Portrait of Daniel-Henry Kahnweiler
Daniel-Henry Kahnweiler (1884-1979)
The German-born art dealer, publisher and historian Daniel-Henry Kahnweiler is regarded as one of the most important French art collectors of the early 20th century. He and his Parisian art gallery first came to prominence during the emergence of Cubism (1908-12) and he was among the first promoters of Cubist art and its founders Pablo Picasso (1881-1973) and Georges Braque (1882-1963). Among the other painters and sculptors he supported, were members of the Ecole de Paris such as Andre Derain (1880-1954), Maurice de Vlaminck (1876-1958), Kees van Dongen (1877-1968), and Alberto Giacometti (1901-66), as well as the other two major Cubist painters, the Spaniard Juan Gris (1887-1927) and the French artist Fernand Leger (1881-1955). In addition to buying and selling (mostly) non-objective art by the newest artists, Kahnweiler also wrote Der Weg zum Kubismus, an important book on Cubism, along with a key monograph on Gris - the leading theorist of the movement.
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Born in Mannheim, Germany, he trained for a career in finance, but soon developed a passion for modern art. After a short spell of work in London, he opened his first art gallery in 1907, at 28 Rue Vignon Paris, supported by his family.
Largely ignorant about painting and the art world, he bought what appealed to him - namely works of Fauvism by Andre Derain, Maurice de Vlaminck and Georges Braque. Soon afterwards he began buying Cubist paintings by Picasso as well as Braque, both of whom gave him exclusive rights to their work.
Champion of Cubist Painting
It was at this time, as a spokesman for Cubism, that Kahnweiler made his name. He was one of very few people to recognize the importance of Picasso's shocking painting Les Demoiselles D'Avignon (1907, Museum of Modern Art, New York), which he instantly wanted to buy, along with the rest of Picasso's works. A celebrated 1910 portrait of Kahnweiler painted by Picasso is an indication of the close relationship between the two men at that time. Some of Kahnweiler's most lucrative deals involved the Russian collectors Sergei Shchukin (1854-1936) and Ivan Morozov (1871-1921). The artist later commented: "What would have become of us without Kahnweiler's business sense?" In addition to buying and selling works of avant-garde art by his stable of artists, Kahnweiler published numerous books whose illustration was done by the painters whose works he marketed, and was the first to publish works by Max Jacob (1876-1944), Guillaume Apollinaire (1880-1918), Andre Masson (1896-1987), Gertrude Stein (1874-1946), Pablo Picasso, and many others.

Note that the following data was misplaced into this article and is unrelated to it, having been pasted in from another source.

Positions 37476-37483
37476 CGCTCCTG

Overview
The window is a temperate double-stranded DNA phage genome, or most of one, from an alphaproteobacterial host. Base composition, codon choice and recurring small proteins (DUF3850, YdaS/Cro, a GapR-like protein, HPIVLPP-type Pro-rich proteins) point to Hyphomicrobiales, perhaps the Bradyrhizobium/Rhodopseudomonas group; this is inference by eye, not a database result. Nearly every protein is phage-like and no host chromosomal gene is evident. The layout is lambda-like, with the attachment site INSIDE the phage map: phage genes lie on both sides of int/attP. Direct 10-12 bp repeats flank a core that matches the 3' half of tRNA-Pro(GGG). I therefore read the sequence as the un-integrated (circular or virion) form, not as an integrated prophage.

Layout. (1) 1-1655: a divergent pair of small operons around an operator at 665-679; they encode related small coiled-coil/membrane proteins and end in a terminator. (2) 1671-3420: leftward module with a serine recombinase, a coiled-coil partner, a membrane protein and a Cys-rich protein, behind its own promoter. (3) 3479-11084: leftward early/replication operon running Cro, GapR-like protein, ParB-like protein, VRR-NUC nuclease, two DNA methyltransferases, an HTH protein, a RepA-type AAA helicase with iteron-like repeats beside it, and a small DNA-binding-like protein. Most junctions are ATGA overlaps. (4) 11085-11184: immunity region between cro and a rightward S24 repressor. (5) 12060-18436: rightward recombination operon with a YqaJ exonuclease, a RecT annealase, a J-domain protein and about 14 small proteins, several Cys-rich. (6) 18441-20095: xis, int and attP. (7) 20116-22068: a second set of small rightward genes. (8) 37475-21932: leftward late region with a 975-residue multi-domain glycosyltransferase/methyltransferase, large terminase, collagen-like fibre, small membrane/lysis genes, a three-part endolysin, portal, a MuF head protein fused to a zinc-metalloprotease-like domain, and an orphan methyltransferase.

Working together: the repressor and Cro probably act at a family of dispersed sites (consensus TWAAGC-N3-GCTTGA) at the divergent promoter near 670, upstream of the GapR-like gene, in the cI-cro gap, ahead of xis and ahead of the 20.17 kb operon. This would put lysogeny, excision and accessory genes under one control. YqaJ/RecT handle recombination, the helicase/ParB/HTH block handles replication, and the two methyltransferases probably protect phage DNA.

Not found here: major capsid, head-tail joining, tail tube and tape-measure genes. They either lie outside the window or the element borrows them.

World War I
In 1914, Kahnweiler fled to Rome to avoid German military service, finally settling in Berne, Switzerland, where he began writing his first book, Der Weg zum Kubismus (The Rise of Cubism), which appeared in 1920. Unfortunately, his forced wartime absence in neutral Switzerland, due to his German citizenship, led to the closure of his gallery and the confiscation of its stock. In addition it allowed rival dealers - Leonce Rosenberg (1879-1947) and his brother Paul Rosenberg (1881-1959) - to sign contracts with Picasso and others, thus becoming the main source of Cubist art. It was also during the war that Paul Guillaume (1891-1934) became established as a leading collector in Paris. They also handled the post-war liquidation of Kahnweiler's confiscated stock, and thus extended their holdings of Cubist painting at knock-down prices.
Despite these reverses, Kahnweiler returned to Paris in 1920 with André Simon in 1920 and opened his new gallery known as Galerie Simon, where he dealt in works of surrealism by Paul Klee (1879-1940) and Andre Masson (1896-1987). He attempted to retrieve his art collection, which had been sequestrated by the French government, as the property of an enemy alien, and with the assistance of his brother Gustave and the art dealer Alfred Flechtheim was able to redeem part of his former property. It was during this time that he fell out with Picasso and Juan Gris when he insisted on becoming their exclusive agent. In 1937 he became a naturalized French citizen.
World War II and Aftermath
At the beginning of the Second World War his non-Jewish sister-in-law Louise Leiris bought his stock and business, changing its name to Galerie Louise Leiris. Meantime Kahnweiler went into hiding with his wife near Limoges in the south of France, until France was liberated in 1944, after which he served as a director of Galerie Louise Leiris until his death, turning the gallery into one of the top 100 French exporters. Unfortunately, the quality of post-war art proved a huge disappointment to him: he discovered only one new artist - Sebastien Hadengue (b.1932). Notwithstanding this, Kahnweiler staged more than 80 exhibitions of works by Picasso, Braque, Paul Klee, Masson, Leger, and Gris. Furthermore, he wrote a number of books on modern art in general and Cubist painting (biography of Juan Gris, published in 1947) in particular. His autobiography Mes Galeries et Mes Peintres (My Galleries and Painters) was published in 1961. He died in 1979 in Paris at the age of 95.